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Angela Ahrendts is a pretty marked contrast to her two predecessors
Nigh on one year after the ouster of John Browett, Apple has finally named a new retail head: Burberry CEO Angela Ahrendts. The announcement was made late Monday night.
“I am thrilled that Angela will be joining our team,” said Tim Cook, in a statement. “She shares our values and our focus on innovation, and she places the same strong emphasis as we do on the customer experience. She has shown herself to be an extraordinary leader throughout her career and has a proven track record.”
Ahrendts will actually be operating within a newly created created role, which involves oversight of retail stores as well as online stores. Apple’s 408 brick-and-mortar stores worldwide generated a combined $18.8 billion in revenue in 2012. Apple’s total revenue for 2012 was $156.5 billion. All told, its retail stores 4.1 million square feet.
Ahrendts comes to Apple with some pretty notable achievements under her (very stylish) belt. In her seven years as CEO of Burberry, the UK fashion house has seen revenues triple, making it the UK’s largest apparel firm by market cap. She has since become the UK’s highest paid executive at $27 million a year.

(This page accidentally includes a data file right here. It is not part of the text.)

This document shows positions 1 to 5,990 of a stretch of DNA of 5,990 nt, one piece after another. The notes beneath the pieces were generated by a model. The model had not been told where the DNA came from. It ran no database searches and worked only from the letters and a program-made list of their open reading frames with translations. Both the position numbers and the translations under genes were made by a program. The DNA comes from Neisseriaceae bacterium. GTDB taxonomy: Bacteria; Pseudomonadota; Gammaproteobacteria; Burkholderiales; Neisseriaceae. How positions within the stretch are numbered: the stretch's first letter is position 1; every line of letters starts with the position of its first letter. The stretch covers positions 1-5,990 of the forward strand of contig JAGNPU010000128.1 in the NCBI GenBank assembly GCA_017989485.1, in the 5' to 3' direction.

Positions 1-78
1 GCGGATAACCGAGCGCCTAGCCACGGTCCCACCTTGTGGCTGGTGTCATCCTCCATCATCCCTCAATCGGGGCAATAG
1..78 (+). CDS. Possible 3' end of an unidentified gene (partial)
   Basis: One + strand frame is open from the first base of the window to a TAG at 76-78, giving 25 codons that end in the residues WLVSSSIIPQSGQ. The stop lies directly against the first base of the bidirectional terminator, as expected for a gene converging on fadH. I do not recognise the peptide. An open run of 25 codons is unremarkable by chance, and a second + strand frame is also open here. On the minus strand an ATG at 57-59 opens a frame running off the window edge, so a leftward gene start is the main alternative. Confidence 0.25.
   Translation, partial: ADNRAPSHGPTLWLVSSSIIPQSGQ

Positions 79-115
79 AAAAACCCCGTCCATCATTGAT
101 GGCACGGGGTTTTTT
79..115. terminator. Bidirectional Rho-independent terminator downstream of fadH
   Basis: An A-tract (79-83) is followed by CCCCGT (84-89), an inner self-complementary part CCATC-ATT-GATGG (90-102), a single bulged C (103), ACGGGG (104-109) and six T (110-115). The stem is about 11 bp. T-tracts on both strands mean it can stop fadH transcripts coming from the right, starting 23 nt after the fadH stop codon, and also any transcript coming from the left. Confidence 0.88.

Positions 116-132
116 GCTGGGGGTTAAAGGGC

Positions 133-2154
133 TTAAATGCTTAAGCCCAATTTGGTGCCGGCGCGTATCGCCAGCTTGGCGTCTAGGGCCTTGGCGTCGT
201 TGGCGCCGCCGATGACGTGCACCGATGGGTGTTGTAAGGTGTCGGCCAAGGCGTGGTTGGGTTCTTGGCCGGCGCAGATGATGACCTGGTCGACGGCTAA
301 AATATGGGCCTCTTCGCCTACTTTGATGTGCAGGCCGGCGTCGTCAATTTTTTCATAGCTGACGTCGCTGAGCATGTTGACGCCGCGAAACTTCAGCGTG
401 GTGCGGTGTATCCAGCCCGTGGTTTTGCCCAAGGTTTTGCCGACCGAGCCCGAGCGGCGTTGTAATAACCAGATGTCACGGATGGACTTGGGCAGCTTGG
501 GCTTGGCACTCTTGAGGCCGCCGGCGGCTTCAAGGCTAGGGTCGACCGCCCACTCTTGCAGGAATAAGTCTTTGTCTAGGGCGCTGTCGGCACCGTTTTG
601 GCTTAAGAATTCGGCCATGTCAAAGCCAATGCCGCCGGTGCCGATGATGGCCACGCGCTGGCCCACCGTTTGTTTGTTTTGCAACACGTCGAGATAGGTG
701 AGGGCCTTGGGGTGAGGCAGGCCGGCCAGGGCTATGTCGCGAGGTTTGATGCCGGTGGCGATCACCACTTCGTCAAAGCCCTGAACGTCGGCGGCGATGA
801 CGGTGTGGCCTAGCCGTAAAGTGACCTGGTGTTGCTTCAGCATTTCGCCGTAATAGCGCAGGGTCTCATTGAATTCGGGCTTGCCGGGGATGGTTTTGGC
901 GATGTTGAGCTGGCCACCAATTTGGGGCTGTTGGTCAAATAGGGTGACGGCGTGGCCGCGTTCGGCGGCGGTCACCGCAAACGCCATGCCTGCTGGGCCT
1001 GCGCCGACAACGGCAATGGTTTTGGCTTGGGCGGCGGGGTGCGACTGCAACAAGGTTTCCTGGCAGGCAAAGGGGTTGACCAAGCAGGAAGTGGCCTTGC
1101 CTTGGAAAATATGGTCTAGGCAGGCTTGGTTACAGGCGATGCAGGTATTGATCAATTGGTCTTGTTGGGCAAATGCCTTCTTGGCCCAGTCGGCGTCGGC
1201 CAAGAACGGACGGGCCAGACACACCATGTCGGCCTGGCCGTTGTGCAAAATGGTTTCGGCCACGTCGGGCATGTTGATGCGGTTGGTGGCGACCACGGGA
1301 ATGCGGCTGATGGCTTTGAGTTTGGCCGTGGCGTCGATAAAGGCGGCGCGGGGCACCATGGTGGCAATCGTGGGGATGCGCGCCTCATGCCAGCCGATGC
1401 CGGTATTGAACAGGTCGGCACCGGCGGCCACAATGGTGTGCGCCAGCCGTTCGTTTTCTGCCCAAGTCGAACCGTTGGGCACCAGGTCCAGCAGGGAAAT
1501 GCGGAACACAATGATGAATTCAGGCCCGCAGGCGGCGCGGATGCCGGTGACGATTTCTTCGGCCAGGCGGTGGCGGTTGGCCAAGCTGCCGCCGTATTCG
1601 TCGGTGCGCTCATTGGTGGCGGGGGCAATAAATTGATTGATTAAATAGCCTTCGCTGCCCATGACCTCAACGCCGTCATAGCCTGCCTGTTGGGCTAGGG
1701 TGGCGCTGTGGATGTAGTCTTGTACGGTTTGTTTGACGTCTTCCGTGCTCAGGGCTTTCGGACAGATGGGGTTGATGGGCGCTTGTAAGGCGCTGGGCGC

Ahrendts was one of several candidates being considered for the role of Senior Vice President of Retail after the previous retail chief, John Browett, made a number of big staffing goofs that rained a whole lotta bad publicity on the company.
Back in August 2012, Browett admitted that the company had been trying out a new staffing formula at its stores in an attempt to save on costs. Many employees saw their shifts cut and a number of retail stores were consequently understaffed. The blunder prompted headlines that speculated that Apple was looking at some heavy-duty layoffs (which obviously implies financial instability).
Browett had been hired in 2011 to replace Ron Johnson, who crafted Apple’s retail strategy, after Johnson left to become CEO of J.C. Penney. Browett got the boot in October 2012, along with iOS software chief Scott Forstall.
Unlike her two predecessors, who both had MBAs, Ahrendts earned a Bachelor of Arts degree in Merchandising and Marketing from Ball State University. She also has had zero experience with technology firms. Prior to her role as CEO of Burberry, Ahrendts was executive vice president at Liz Claiborne and had once served as president of Donna Karan International.
“I have always admired the innovation and impact Apple products and services have on people’s lives and hope in some small way I can help contribute to the company’s continued success and leadership in changing the world,” said Ahrendts, in a statement.
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